In 1988, Berger was given a sixty-year lease from the Catholic Church. With the help of many friends and Riesi, the inhabitants of Rio nell’Elba, renovations began in earnest. Berger and friends excavated the terraces and restacked the old stone walls of the Hortus Conclusus, the enclosed garden of the monastery where monks once grew vegetables and the figs they dried and sold on the saint’s feast day. To this day, Riesi call the place “l’eremo dei fichi secchi,” the hermitage of the dried figs.
With the hermitage more functional, Berger faced the challenge of his first garden. Like most first-time gardeners, he worked from memory. His grandmother’s garden was in the Mosel Valley of Germany; there, as a boy of five, he hid in the fragrant petals of a ‘New Dawn’ rose that grew up the side of her house. Stirred by these memories, Berger imagined a rose garden at Santa Caterina using the old German hybrids of rosarian Peter Lambert, father of the hybrid musk rose. Hans drove to the world famous rosarium in Sangerhausen, Germany, and brought back a trunk-load of Lambert’s roses.
A Garden to Match
Under Berger’s care, the sensuous roses thrived. Though beautiful, they seemed out of place to him in this arid, hermetic environment. He wanted to revive the monastic tradition of growing medicinal herbs and vegetables. About this time, he met botanists Fabio Gabari and Gabriella Corsi, both University of Pisa professors who had been studying the island’s flora. Berger, always one to solve problems by finding the experts, saw in Gabari and Corsi the future of the garden at Santa Caterina, possibly even as a public garden. Corsi’s field of interest was the medicinal and edible wild plants, while Gabari was intrigued by endemism, of which Elba offered some good examples. As they walked to the monastery through the maquis in 1991, Corsi collected herbs for a salad. Over their meal of salad, bread, and wine at the hermitage, the founding ideas were born for the Orto dei Semplici Elbano, The Garden of Elban Simples, based upon Medieval herb gardens.
By 1995, Berger had implored Gabbetti and Isola, a team of architects from Turin, to create a plan for the nascent garden. Working in the Medieval idiom, they created a modern design that blends beautifully with the older structures and the rugged landscape in which it sits. Construction began in 1996. Stones lying silent and useless for centuries were once again employed to create a stunning hardscape. Native evergreen oak saplings were among the first plantings in the 2.5-acre botanical garden. On June 1, 1997, the Orto dei Semplici Elbano opened its gates to the public. Though there are many gardens on picturesque Elba, they are either acclimatization gardens, like the Ottone garden, or villa gardens filled with exotics more than natives. This new garden’s goal of presenting an island flora in an artful garden setting is unique. Two years later, this child of the 460-year-old Botanical Garden of Pisa, was adopted by the Società Botanica Italiana, which was a prestigious honor.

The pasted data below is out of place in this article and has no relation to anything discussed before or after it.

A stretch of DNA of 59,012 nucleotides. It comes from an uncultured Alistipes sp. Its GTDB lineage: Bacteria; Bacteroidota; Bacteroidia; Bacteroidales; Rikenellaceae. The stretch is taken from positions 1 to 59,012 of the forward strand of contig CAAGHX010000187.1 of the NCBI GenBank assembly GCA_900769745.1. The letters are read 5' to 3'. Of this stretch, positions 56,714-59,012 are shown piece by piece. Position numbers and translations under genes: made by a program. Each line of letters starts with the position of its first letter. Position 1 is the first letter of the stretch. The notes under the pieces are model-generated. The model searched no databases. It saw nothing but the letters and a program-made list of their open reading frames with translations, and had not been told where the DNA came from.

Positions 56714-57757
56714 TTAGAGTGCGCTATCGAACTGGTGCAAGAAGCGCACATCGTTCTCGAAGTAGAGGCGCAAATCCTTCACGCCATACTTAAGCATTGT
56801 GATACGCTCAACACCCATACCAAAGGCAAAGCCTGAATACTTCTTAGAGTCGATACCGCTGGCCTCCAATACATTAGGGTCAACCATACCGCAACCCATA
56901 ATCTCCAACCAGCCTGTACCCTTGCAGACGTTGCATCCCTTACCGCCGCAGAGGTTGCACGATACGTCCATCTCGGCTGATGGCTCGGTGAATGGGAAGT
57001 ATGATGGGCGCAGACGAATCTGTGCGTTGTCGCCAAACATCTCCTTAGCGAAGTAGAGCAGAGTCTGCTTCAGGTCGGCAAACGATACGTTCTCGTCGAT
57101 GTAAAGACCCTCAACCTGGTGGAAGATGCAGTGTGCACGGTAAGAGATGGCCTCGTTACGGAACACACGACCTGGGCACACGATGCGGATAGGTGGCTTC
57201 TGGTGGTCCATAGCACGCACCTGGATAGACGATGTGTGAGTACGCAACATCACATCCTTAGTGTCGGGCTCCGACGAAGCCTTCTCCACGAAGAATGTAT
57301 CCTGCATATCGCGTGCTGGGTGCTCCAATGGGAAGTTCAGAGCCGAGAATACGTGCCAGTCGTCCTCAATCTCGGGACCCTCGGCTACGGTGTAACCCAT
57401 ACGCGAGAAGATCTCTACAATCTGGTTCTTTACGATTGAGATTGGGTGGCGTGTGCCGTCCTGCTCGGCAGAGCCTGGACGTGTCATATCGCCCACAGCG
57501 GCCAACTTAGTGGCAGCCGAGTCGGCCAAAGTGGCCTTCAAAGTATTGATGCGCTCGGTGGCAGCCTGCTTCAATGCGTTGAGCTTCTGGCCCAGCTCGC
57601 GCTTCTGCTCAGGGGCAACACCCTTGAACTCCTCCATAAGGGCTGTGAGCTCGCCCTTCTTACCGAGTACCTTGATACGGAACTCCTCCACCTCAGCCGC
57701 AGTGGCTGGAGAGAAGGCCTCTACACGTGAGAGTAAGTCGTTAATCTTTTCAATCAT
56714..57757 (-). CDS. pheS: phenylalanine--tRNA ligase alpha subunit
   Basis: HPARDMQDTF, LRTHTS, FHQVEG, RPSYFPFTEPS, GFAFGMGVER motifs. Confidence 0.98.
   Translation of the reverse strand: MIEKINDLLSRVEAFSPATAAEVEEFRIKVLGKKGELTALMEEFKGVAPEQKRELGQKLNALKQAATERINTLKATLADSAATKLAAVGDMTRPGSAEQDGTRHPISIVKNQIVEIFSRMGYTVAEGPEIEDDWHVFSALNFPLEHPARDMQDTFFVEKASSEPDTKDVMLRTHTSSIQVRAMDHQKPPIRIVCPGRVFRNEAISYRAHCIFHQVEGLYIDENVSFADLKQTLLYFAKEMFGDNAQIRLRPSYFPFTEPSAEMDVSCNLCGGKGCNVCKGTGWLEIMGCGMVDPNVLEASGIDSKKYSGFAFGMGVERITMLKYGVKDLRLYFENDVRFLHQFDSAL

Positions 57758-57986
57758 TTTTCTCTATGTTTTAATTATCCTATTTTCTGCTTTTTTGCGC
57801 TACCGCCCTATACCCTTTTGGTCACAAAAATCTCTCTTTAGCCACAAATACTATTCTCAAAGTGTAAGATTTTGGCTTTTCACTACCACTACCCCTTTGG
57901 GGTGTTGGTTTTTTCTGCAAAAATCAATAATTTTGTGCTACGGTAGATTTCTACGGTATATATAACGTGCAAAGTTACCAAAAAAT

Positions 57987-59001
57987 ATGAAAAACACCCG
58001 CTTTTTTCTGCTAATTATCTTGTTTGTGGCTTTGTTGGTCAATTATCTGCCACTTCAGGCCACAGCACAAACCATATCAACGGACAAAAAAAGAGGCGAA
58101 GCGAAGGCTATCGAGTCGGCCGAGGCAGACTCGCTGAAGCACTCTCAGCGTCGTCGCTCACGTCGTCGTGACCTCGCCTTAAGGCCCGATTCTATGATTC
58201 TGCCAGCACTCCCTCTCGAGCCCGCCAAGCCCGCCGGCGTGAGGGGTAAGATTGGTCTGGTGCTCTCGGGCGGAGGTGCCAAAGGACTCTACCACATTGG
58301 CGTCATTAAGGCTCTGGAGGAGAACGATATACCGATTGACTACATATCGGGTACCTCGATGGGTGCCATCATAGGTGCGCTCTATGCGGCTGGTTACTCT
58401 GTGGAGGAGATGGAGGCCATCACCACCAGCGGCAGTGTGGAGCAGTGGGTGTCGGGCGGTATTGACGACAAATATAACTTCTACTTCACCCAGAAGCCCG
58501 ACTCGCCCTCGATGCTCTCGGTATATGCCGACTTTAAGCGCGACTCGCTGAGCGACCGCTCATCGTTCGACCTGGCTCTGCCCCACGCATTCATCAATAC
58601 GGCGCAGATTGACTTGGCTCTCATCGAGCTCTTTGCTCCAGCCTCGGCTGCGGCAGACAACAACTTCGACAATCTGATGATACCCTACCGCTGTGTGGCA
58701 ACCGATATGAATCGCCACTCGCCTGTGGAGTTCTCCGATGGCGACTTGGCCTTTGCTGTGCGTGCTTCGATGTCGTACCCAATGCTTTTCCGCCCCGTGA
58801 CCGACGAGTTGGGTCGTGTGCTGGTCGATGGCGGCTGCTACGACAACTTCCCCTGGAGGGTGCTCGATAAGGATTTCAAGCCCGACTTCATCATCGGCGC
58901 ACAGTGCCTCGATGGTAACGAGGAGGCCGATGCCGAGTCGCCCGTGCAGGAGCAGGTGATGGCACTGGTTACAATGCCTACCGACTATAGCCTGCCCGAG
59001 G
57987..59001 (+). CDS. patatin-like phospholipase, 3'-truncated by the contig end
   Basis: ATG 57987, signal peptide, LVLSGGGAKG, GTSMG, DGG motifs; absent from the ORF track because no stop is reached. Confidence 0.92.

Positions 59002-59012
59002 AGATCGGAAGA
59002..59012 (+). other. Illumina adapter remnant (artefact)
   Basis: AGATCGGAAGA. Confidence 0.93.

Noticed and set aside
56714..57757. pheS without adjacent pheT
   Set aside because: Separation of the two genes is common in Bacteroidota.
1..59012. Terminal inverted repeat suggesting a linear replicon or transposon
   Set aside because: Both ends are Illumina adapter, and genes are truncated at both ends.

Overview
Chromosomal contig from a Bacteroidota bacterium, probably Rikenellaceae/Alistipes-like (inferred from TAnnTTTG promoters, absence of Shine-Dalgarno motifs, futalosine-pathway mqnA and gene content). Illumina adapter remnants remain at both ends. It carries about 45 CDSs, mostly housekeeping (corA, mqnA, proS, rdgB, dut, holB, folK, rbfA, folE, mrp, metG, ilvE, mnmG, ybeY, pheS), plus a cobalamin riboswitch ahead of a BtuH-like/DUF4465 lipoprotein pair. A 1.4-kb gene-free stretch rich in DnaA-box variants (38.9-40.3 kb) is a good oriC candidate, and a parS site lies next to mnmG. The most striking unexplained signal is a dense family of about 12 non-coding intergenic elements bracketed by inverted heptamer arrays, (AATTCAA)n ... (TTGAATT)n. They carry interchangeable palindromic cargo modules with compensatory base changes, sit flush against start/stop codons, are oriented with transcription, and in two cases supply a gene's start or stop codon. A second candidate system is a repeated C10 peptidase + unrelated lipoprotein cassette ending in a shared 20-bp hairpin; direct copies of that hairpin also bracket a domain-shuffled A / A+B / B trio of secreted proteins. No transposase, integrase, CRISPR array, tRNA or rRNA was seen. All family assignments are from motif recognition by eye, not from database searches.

The garden is meant to be a living library of plants of the archipelago and their relationship with humans, not only in the past and the present but also into the future. Divided into several specifically focused, smaller themed gardens, the intimacy encourages one to look closely at the plants. This is nowhere more evident than in il Labirinto, the labyrinth, whose raised beds feature medicinal plants of the island. It contains plants from the research of Professor Corsi, who interviewed Riesi on the historical and current uses of local plants. Her research, published in 1993 as Elba, Isola d’Erba (Elba, Island of Weeds) and illustrated with Louisa Perno’s herbarium, was seminal in the creation of the garden. The seemingly pejorative title was chosen to emphasize the long and important use of common plants of the island.
An Elban Pharmacopeia
It may be surprising that some things in our refrigerators play prominent roles in the Elban pharmacopeia; for example, peppers (Capsicum annum) were used to treat stomach infections, and capers (Capperis spinosa) were used as an aphrodisiac. Two of our favorite landscape plants also appear here: strawberry tree (Arbutus unedo), used to treat stomach complaints, and dusty miller (Senecio cineraria), used to control menstrual pain. Some wellknown weeds also figure in the Elban medicine cabinet; dandelion (Taraxacum officinale) is used to treat liver ailments, and nettles (Urtica dioica) are used, strangely enough, to soothe itching. Then there are the oddballs, the highly toxic squirting cucumber (Ecballium elaterium), once considered by the Greeks to be a panacea, and pellitory-of-the-wall (Parietaria diffusa), whose anti-viral properties are being investigated today for use in treatments against HIV.